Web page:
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Run On: A Fight for Our Right to Run

Running has been an integral part of my life since I was fourteen. It was a recovery tool for what could have been a fatal eating disorder. It helped overcome heartbreak. I gained clarity on who I was when my parents divorced thanks to the sport. It supported my college field hockey career. It has been vital in major decision making. It has guided me to do the right thing in every facet of my life.

Running has helped me keep going and run onward no matter the obstacle ahead.

Every step, every mile, and every marathon represents different measurements of progress in my professional and personal life. Running makes me a better mom, wife, coach and human. It humbles me, keeps me in check, and motivates me to stay focused.

I don't know much about the personal life of Eliza Fletcher. I don't know much about the stresses Ashling Murphy experienced in her life. I don't know much about what survivior Kelly Herron has worked to overcome. What I do know is that running was their Rx to everything hard.

It reminded them that they can do hard things. This is why we are all curently so mad.

Running is our release.

It's our form of flow.

It's our form of meditation.

It's our form of self-love.

It's our formula for being the best we can possibly be, on and off the streets.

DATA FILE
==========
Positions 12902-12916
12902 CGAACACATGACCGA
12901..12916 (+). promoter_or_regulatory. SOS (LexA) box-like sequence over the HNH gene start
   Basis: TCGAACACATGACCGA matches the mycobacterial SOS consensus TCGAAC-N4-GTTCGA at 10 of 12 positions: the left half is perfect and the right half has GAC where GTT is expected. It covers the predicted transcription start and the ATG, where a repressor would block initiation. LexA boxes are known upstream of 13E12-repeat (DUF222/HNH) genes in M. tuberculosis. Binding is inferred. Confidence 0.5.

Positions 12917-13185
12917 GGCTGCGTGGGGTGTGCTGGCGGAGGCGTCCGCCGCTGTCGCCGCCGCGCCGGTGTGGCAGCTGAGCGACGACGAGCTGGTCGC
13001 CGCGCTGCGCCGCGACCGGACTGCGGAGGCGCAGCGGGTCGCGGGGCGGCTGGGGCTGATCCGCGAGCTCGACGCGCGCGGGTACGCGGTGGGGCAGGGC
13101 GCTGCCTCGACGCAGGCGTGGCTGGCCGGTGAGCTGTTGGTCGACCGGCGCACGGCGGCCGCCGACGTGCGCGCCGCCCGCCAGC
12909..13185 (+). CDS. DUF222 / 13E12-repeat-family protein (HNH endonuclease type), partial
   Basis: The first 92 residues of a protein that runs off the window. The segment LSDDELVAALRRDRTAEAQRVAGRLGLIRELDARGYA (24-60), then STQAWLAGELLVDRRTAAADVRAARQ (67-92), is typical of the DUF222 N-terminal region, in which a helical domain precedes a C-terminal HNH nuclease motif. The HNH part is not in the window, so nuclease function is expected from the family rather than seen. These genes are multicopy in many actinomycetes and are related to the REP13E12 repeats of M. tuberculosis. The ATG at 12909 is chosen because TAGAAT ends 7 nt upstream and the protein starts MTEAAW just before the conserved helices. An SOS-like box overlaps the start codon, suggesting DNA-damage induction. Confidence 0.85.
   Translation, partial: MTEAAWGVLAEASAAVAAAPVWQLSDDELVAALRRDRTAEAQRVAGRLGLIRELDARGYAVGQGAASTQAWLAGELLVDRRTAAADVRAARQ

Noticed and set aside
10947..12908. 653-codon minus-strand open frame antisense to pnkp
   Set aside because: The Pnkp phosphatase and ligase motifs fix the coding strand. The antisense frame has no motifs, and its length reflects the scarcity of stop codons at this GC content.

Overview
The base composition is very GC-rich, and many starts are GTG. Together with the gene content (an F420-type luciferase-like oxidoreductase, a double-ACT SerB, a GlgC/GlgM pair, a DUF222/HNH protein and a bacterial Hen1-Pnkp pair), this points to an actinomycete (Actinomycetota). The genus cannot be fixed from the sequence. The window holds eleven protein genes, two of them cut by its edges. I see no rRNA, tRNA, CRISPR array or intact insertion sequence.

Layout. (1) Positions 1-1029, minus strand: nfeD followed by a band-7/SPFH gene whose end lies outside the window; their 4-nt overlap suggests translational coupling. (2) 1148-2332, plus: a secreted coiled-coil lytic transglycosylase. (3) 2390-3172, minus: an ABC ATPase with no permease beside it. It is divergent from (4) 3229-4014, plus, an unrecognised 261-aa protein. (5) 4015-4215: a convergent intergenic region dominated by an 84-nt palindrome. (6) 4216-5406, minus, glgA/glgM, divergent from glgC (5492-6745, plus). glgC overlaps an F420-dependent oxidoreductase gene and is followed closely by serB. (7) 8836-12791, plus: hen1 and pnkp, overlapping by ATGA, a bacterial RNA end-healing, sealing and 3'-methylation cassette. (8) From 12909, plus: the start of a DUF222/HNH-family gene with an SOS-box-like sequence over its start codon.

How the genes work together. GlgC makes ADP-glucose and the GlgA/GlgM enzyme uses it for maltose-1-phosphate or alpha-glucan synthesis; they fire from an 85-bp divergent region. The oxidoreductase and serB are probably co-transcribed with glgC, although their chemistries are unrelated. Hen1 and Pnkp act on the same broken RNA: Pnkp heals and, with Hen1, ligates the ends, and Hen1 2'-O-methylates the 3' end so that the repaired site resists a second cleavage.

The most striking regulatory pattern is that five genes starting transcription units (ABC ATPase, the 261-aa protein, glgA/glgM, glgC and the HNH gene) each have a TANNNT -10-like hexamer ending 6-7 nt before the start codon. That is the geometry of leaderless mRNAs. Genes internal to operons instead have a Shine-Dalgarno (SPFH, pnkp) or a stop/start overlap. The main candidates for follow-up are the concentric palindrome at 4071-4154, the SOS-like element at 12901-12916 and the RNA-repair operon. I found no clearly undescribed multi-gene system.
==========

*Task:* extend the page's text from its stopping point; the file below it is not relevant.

I've been running and working in the dynamic wellness industry for long enough to know that some folks see the number of marathons I have run, and think my running is superior to theirs.

What is often unseen is how I feel the same way about those athletes chasing the Olympic Qualifying Trial time. Those with an OTQ are seeking to medal. Those who have medaled compare themself the the top .001% in the world. We naturally segregate ourselves based where we feel we belong. It's human nature.

When news such as Eliza Fletcher's death breaks, we ultimately recognize that no matter how many miles we log or how fast we go or how many races we have under our belt, or how many medals we've earned, we all belong in this sport and we all run for the same reason. That reason becomes threated when one of us is taken. We all feel the loss because we understand that Eliza could have been any one of us.

The solution to stopping the following, abducting and killing of those women on the run likely lies in alot of money and time investing in mental health and socioeconomic equality. I won't pretend I am qualified or capable of being the pioneer behind those efforts, aside from regularly volunteering with Back on My Feet (will share more on my time with this organization another time).

What I can do is organize the space for all of us runners to gain the tools to be less vulnerably viewed, more prepared, and less scared. It is then, we will all be capable of living to our full potential, and use running as the radest Rx that exists.

Come Run On and fight for our #righttorun on September 22nd at Upswell Dynamic Wellness.

Sign up here!

We have scholarships available. Please email

5:30pm | Optional 5K

6:00pm | Self-Defense Class with Shannon Hiromasa

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